The Effect of Elevation on Gas Mileageby Tim Anderson
A common question for drivers who have traveled in their vehicle from a lower altitude to a higher one or vice versa is why there is a difference in gas mileage between the various altitudes. And while the overall explanation might seem overly scientific at first glance, the effects of elevation on your gas mileage are actually fairly rudimentary.
At its most basic level, octane is nothing more than a rating given to gasoline to describe its “anti-knock” performance. That is, its ability to resist uncontrolled combustion within the cylinders of an engine. Gas is supposed to be ignited by the spark plugs, but when it ignites from compression it causes a “knocking,” which is an explosion of air and gas that can damage the engine. Lower octane levels combust from compression at lower levels of pressure.
Importance of Octane
Octane levels are important because they help prevent these explosions from happening. Over time, prolonged knocking—more commonly referred to as pinging—can actually cause damage to an engine and even result in power loss over time. Different engines are built with different octanes in mind, and your user’s manual will let you know which octane you are supposed to use in your vehicle.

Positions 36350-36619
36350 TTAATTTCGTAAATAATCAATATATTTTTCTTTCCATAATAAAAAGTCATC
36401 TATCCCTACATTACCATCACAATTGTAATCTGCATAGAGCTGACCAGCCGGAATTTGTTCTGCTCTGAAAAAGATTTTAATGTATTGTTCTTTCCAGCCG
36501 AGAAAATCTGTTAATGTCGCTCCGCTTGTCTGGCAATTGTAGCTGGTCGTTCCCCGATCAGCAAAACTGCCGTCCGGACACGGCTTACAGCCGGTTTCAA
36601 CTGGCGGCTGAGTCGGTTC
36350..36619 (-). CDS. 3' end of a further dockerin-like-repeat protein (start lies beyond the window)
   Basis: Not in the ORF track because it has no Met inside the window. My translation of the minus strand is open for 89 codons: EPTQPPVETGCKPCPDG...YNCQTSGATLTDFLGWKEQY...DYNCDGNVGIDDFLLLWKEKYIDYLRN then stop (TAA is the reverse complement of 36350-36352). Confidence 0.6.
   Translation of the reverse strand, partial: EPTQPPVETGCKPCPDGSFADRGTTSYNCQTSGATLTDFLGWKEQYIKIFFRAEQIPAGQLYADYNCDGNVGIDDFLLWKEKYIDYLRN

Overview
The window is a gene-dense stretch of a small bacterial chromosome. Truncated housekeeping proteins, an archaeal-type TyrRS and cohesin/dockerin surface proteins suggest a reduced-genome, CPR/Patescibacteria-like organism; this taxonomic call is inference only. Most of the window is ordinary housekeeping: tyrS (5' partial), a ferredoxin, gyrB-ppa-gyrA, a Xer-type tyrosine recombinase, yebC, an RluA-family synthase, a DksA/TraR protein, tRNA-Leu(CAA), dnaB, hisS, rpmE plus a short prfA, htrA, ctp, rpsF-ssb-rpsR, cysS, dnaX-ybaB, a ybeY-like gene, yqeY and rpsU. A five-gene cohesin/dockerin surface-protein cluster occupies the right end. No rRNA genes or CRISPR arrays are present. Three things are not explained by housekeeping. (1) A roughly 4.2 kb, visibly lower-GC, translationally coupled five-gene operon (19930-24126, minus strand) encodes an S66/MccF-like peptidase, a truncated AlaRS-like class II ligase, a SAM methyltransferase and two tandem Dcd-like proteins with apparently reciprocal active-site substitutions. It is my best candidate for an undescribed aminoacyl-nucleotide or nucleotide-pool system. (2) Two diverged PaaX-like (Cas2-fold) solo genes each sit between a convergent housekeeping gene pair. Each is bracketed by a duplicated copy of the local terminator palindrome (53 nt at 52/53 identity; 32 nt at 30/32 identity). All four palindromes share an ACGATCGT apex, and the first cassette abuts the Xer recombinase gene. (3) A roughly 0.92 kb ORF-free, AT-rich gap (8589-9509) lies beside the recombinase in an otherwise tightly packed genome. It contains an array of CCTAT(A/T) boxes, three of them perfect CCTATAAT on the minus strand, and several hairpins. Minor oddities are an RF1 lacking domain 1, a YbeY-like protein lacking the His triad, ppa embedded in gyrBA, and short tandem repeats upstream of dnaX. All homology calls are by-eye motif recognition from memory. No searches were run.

Engines work by compression, and the compression ratio of your engine determines the level of octane required by your particular car. By increasing the compression ratio of an engine you can actually increase the horsepower of a vehicle, although it will burn more fuel this way. By lowering the compression ratio you lower its output, but also increase the fuel efficiency.
Effects of Air Pressure
Altitude decreases an engine’s octane requirements because of the change in air pressure. The higher elevations have a lower level of air pressure, which means an engine needs less octane to properly fire due to the lower ambient pressure. In certain states, such as Colorado where the altitude is generally above 5,000 feet in the mountain regions, 85 octane gasoline is sold, while in lower elevations 87 octane is the lowest sold.
When an engine requires lower levels of octane to “fire,” the overall efficiency of the engine is also lowered, which means the engine works harder to achieve the same results. However, less fuel burns, which means the overall fuel-per-mile efficiency is increased because the engine is working at a reduced compression rate. In short, you can get higher miles-per-gallon at higher elevations, but the power of the engine is also somewhat reduced.
Tim Anderson has been freelance writing since 2007. His has been published online through GTV Magazine, Home Anatomy, TravBuddy, MMO Hub, Killer Guides and the Delegate2 group. He spent more than 15 years as a third-generation tile and stone contractor before transitioning into freelance writing.